Berlin (Jun. 15)
Professor David Jacob Simonsen, former Chief Rabbi of Denmark, has died in Copenhagen in his 80th. year, it is reported here to-day.
Professor Simonsen was born in Copenhagen on March 17th., 1853. His father, Jacob Simonsen, was a big Danish banker. After graduating at Copenhagen University, he studied at the Rabbinical Seminary in Breslau under Frankel and Graetz, and when he completed his studies there in 1879, he returned to Copenhagen, and became assistant to Chief Rabbi Wolff, being the first Danish-born Rabbi of the Copenhagen Congregation.
When Chief Rabbi Wolff died in 1891, Rabbi Simonsen was unanimously chosen to succeed him as Chief Rabbi of Denmark.
He was Chief Rabbi for 11 years, resigning his office in 1902, in order to devote himself exclusively to scientific work. King Christian IX conferred upon him the honorary title of Professor on the occasion of his resignation.
Although no longer the official head of the Community, Professor Simonsen continued, however, to be the spiritual head of Danish Jewry, right up to the time of his death. When the pogroms swept Russia in 1905, and large numbers of Russian Jews passed through Denmark on their way to America, several thousand of them remaining behind in Denmark and settling there, he threw himself wholeheartedly into the relief work on their behalf.
It was due to Professor Simonsen and Moses Melchior, who was then President of the Copenhagen Jewish Community, that King Frederick VIII., of Denmark, who was an uncle of Czar Nicholas II., intervened in 1907 with the Czar on behalf of the Jews of Russia, as a result of which the pogroms which were then threatened were averted.
When Copenhagen, as the capital of a neutral country, became during the war a centre of Jewish relief work, Professor Simonsen stood at the head of this work, and when the Jewish Relief Conference was formed he was its first President.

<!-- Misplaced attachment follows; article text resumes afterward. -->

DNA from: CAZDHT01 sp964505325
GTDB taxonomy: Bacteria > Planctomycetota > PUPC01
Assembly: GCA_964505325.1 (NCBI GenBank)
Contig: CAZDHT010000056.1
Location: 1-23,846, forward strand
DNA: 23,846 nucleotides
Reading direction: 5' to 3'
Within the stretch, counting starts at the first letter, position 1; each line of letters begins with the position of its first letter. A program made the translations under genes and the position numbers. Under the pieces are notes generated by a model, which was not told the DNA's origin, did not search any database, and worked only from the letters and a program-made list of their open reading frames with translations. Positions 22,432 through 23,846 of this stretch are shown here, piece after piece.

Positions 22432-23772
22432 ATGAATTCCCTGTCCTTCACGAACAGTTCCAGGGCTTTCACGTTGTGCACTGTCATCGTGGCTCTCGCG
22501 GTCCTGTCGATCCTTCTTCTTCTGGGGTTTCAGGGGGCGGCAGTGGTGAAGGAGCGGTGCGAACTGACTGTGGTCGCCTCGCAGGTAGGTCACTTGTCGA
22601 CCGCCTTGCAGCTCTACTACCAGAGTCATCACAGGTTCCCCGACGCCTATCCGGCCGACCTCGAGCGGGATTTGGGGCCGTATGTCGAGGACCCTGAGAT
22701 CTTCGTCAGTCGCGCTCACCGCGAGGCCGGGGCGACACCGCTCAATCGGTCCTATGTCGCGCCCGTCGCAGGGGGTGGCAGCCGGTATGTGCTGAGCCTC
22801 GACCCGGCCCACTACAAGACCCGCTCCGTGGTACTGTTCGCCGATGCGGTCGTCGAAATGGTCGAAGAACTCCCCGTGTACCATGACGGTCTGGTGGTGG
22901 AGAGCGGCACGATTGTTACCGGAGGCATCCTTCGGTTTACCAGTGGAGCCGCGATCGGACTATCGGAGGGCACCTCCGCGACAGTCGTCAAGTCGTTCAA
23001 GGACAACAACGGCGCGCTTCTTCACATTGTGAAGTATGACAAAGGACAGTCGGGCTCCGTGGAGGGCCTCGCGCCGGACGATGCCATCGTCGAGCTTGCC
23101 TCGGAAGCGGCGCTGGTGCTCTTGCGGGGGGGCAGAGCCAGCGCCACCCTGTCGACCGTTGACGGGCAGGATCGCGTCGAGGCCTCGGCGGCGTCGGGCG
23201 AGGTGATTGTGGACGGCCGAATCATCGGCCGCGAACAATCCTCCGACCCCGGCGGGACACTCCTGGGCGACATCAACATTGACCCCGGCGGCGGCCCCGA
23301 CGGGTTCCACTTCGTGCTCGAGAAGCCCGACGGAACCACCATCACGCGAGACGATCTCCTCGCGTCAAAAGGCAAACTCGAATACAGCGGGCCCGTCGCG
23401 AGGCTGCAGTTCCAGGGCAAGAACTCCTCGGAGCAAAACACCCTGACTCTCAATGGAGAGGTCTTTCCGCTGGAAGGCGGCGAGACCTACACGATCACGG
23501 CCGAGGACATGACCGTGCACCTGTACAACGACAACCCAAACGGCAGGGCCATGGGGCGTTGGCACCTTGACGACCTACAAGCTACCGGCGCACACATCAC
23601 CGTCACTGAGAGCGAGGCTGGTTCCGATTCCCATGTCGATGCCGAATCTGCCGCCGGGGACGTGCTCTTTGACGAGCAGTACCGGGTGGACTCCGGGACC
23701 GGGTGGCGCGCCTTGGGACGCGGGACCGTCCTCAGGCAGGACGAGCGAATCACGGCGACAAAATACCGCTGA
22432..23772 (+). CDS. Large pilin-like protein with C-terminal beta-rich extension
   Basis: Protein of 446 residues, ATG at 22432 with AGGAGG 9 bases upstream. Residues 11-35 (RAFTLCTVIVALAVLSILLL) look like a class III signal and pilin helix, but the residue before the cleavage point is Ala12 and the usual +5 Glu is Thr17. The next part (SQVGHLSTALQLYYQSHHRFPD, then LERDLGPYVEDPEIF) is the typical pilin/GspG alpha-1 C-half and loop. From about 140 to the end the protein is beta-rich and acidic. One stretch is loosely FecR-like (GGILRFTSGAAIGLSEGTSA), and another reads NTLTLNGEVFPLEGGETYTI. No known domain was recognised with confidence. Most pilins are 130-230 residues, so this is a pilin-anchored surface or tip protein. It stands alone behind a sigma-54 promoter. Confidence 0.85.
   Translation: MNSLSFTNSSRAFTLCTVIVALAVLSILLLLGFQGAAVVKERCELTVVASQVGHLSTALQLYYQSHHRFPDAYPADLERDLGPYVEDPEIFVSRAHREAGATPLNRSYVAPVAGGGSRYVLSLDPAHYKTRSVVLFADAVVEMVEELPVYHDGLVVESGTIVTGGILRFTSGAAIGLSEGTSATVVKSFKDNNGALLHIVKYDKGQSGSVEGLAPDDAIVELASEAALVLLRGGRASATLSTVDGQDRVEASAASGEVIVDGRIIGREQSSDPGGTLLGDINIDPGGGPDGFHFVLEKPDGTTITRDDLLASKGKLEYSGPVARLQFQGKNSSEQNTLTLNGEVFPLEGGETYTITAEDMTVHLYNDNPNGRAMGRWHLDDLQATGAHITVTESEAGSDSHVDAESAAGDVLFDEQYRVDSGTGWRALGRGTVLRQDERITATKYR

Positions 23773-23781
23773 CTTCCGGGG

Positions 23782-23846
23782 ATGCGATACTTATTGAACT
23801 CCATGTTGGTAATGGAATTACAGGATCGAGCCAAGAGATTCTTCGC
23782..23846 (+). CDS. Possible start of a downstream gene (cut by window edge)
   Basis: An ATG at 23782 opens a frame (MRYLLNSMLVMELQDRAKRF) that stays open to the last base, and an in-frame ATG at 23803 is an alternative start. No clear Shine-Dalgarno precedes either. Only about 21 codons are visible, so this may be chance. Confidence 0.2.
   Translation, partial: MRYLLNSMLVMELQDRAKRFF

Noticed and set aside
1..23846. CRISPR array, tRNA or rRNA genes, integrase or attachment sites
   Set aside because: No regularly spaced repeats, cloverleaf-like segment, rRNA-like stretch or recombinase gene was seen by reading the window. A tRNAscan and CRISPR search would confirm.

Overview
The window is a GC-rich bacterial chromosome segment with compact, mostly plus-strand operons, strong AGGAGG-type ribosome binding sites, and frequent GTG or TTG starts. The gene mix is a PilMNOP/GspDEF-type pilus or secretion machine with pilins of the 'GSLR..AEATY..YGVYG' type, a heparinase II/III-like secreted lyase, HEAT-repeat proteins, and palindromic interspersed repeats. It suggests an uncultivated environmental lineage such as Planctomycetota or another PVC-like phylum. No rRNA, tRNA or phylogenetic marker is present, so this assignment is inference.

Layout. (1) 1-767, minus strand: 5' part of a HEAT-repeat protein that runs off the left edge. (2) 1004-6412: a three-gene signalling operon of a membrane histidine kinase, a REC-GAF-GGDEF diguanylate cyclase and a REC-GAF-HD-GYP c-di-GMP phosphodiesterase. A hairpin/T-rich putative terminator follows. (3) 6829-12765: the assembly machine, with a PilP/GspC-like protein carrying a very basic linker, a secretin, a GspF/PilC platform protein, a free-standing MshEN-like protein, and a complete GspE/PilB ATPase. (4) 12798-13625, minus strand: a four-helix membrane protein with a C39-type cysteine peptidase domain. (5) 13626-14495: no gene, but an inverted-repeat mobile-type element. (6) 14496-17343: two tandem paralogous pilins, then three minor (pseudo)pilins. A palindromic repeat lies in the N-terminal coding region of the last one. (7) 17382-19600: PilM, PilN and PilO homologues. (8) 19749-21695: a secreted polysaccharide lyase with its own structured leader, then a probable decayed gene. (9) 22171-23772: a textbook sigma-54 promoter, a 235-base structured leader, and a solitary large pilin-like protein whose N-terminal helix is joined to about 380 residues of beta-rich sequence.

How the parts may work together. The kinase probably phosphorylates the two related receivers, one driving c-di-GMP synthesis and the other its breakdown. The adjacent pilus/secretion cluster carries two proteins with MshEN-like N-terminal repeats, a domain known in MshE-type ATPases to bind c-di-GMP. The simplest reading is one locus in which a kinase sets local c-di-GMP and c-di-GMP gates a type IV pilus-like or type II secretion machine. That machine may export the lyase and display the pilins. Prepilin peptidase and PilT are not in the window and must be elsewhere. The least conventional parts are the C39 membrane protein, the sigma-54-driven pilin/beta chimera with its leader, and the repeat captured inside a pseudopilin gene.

He was also a member of the Executive Board of the Alliance Israelite Universelle.
Professor Simonsen was one of the early members of the Chovevei Zion movement, and when the Zionist Organisation transferred its central office during the war from Berlin to Copenhagen under Mr. Leo Motzkin, in conjunction with whom he founded the Jewish World Relief Conference, he placed himself at its service. It was the Copenhagen Bureau which restored communication between the Jewish war victims in Eastern Europe and Palestine and their relatives in England, America and Canada. It also collected funds, and most of this money was sent by the Copenhagen Bureau to Palestine in gold, and this, owing to the low value of Palestinian currency, was the one thing that saved the Palestine settlement from a catastrophe. He also actively assisted the work of the Keren Hayesod.
In April 1928, when Professor Simonsen attained his 75th. birthday, the Danish B’nai B’rith Lodge arranged a banquet in Copenhagen in his honour, at which Chief Rabbi Dr. Friediger and the leaders of Scandinavian Jewry paid tribute to him, declaring that the Scandinavian Jews were proud to have in their midst a man who was one of the outstanding personalities in Jewish life.
Professor Simonsen wrote many theological, historical and bibliographical treatises, and was a prolific contributor to Danish and foreign Jewish periodicals. Among his works is a study of the sculptures and inscriptions from Palmyra in the Jacobson collection in Copenhagen. Since 1917 he was joint-editor of the "Danish Journal of Jewish History and Literature".